2009 will be known as the year that Wi-Fi went sky-high in the air over America.
Nowadays, more than 65 percent of business travelers and one third of all leisure travelers in the United States carry laptops with them when they fly. What’s more, about a third bring along Wi-Fi enabled phones and PDAs. And those numbers are increasing by the day. But until recently, said devices were unusable once a plane took off.
Although wireless Internet access availability in the wild blue yonder has been attempted before (in 2000, Boeing announced its Connexion for large airliners, but the system never took off), U.S. airlines are now truly getting on board with the concept. And this time, it’s likely to fly. That’s because, as airlines are looking for new services for which to charge fees, Wi-Fi is the perfect solution. It’s new, so customers won’t be enraged about paying for something that was previously free. It’s something customers want. And it’s something for which many a traveler (particularly those on expense accounts) will be happy to pay a premium. Some predictions say Wi-Fi will bring $1 billion in extra revenue to U.S. carriers by 2012.
Last August, American Airlines became the first domestic carrier to launch full wireless service on some of its flights. Customers traveling coast to coast can access broadband Wi-Fi services for $12.95 per flight, "enabling passengers to surf the Web, check any e-mail, instant message, access a corporate VPN and more," the carrier said in a statement. American is using the air-to-ground Gogo network of in-flight connectivity provider Aircell.
Delta is using the same system. Gogo is initially being introduced on Delta’s fleet of 133 MD88/90 aircraft and will expand to the rest of Delta’s domestic fleet through the first half of 2009. The airline expects to have 330 planes outfitted with Wi-Fi by the summer. Delta is following Aircell's pricing of $9.95 on flights shorter than three hours and $12.95 on longer flights, but "will look at package pricing and subscriptions," says Delta manager of global product development Chris Babb.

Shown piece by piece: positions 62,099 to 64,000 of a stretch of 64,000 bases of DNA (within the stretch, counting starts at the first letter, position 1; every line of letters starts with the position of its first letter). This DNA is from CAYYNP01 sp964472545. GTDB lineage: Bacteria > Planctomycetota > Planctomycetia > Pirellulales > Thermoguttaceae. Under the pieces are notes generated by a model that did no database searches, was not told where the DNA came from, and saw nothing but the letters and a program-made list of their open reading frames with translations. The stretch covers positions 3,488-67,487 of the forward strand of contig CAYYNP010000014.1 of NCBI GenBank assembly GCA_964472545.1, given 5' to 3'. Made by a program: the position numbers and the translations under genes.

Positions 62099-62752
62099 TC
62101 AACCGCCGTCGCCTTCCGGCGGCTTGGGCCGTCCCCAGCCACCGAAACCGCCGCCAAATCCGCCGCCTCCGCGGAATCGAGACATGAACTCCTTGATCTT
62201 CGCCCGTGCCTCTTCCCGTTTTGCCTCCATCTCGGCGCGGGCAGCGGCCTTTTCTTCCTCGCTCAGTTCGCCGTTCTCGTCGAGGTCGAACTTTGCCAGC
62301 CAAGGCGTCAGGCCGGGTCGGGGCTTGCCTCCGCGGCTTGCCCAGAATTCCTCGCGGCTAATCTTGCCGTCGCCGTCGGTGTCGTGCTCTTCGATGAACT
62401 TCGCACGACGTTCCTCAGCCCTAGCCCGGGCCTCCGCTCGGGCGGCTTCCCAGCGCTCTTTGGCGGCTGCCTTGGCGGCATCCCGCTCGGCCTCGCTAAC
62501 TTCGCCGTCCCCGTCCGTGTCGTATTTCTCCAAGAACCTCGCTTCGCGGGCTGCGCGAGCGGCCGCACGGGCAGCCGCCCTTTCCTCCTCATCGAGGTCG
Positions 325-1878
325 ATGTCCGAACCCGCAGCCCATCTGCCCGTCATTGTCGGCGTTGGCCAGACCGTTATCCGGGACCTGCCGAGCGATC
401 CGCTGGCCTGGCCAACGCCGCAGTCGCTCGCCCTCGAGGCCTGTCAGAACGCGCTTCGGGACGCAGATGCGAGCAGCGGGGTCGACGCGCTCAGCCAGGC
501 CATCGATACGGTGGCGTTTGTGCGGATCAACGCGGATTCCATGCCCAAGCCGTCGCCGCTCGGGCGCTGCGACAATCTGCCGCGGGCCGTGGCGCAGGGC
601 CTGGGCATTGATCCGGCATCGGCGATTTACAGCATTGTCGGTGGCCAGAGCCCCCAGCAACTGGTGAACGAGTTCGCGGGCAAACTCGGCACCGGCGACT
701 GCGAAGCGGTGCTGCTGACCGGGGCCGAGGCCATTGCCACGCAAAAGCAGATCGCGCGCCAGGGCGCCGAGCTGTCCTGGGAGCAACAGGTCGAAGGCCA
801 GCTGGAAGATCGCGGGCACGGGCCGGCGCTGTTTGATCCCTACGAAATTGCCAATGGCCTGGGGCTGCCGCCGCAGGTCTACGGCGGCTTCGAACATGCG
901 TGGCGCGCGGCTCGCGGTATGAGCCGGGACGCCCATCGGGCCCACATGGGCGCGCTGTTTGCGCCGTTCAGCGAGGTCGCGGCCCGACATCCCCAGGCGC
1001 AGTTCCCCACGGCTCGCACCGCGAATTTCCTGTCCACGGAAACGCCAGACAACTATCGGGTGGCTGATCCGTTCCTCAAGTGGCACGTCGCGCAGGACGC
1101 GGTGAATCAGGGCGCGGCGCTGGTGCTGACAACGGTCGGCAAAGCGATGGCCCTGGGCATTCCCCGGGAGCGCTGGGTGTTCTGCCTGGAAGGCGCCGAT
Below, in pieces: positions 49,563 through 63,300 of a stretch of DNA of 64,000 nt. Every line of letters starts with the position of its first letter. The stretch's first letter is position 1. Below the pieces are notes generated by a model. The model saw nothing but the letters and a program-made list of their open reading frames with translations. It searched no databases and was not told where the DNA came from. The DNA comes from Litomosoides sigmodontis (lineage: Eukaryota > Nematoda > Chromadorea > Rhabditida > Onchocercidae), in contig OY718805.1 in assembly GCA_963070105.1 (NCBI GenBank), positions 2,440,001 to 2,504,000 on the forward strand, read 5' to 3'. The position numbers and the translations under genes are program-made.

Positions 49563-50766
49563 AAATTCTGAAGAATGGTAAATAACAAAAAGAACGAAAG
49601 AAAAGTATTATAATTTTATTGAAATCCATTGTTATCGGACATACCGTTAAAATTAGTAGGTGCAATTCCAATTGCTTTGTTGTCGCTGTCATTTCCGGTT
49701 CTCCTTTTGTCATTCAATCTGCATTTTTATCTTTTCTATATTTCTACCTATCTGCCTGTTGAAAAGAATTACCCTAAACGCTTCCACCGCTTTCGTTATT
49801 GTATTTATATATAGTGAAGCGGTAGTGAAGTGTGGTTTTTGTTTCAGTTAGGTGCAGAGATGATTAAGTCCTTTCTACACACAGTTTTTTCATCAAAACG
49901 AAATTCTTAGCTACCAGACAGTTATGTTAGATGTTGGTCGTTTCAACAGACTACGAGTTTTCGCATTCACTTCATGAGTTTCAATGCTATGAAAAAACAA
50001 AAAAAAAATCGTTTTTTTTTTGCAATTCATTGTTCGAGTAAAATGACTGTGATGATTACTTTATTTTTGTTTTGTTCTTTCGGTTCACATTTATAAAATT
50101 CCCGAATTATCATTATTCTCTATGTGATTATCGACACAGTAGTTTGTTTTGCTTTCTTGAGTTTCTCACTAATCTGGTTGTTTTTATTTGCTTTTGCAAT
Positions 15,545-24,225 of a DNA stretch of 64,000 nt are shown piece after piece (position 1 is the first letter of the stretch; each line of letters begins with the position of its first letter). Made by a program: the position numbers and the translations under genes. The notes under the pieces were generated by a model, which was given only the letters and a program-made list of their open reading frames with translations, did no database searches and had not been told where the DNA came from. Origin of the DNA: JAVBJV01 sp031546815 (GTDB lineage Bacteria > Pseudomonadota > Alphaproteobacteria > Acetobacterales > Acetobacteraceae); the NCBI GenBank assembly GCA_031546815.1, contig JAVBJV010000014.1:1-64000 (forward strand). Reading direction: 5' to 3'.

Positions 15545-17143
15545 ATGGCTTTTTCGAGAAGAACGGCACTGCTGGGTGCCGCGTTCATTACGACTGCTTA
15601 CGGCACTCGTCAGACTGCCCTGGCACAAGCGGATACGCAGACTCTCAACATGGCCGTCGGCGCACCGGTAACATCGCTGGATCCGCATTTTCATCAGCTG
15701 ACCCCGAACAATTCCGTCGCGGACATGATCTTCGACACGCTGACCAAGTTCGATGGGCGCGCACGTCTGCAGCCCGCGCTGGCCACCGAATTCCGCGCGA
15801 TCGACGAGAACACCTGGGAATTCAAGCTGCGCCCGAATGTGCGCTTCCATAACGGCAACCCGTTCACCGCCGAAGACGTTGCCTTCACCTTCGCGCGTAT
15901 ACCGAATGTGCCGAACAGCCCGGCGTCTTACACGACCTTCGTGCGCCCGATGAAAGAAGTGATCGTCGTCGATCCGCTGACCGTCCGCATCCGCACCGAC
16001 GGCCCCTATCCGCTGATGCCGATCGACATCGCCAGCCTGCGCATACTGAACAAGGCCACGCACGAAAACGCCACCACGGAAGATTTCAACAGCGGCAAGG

For techies, devices that communicate with the Gogo system include laptop computers with 802.11 a/b/g Wi-Fi capability, smart phones and other PDAs, and BlackBerry handheld devices. Coast-to-coast Gogo service is possible due to Aircell's national network of 92 transmitter sites.
Aircell is the first to bring full Internet capabilities to the in-flight domestic market, but other connectivity providers are securing deals with U.S. carriers and are ramping up their systems.
Aircell’s biggest competitor in the Wi-Fi wars is Row44, a satellite system designed for commercial aircraft. While Aircell’s is a ground-to-air system, Row44 is satellite-to-plane. The advantage to the latter--there is consistent connectivity, even over water.
The company demonstrated its system this past week during the Consumer Electronics Show in Las Vegas. Later this month, Row44 will have a free public trial on select Southwest and Alaska Airlines flights. Southwest is preliminarily installing the system on four of its jets, while Alaska is putting it on one.
Row44 CEO John Guidon says the price point will eventually be determined based on how the service is offered. “In some cases, the airlines will determine what the prices will be,” says Guidon. “But if the airline is not determining the price, then I think Row44 will be making a price in the $7.99 range for a domestic flight for a laptop. If you're on something like an iPhone or a PDA—and we can tell that, by the way—we'll charge you less, something like $5.99."
As for other U.S. carriers, Virgin America introduced Gogo Wi-Fi last November. By the second quarter of 2009, the airline expects to offer Wi-Fi on its entire fleet of planes. JetBlue has had limited Internet capabilities through LiveTV since the end of 2007. The free service enables connectivity through its seatback televisions, BlackBerrys and laptops. Yet, it can only access a limited number of services, including Yahoo! mail and instant messaging, Gmail, AOL, and Windows Live, which includes Hotmail and MSN e-mail accounts. Continental Airlines plans to use LiveTV to make in-flight Wi-Fi available early this year.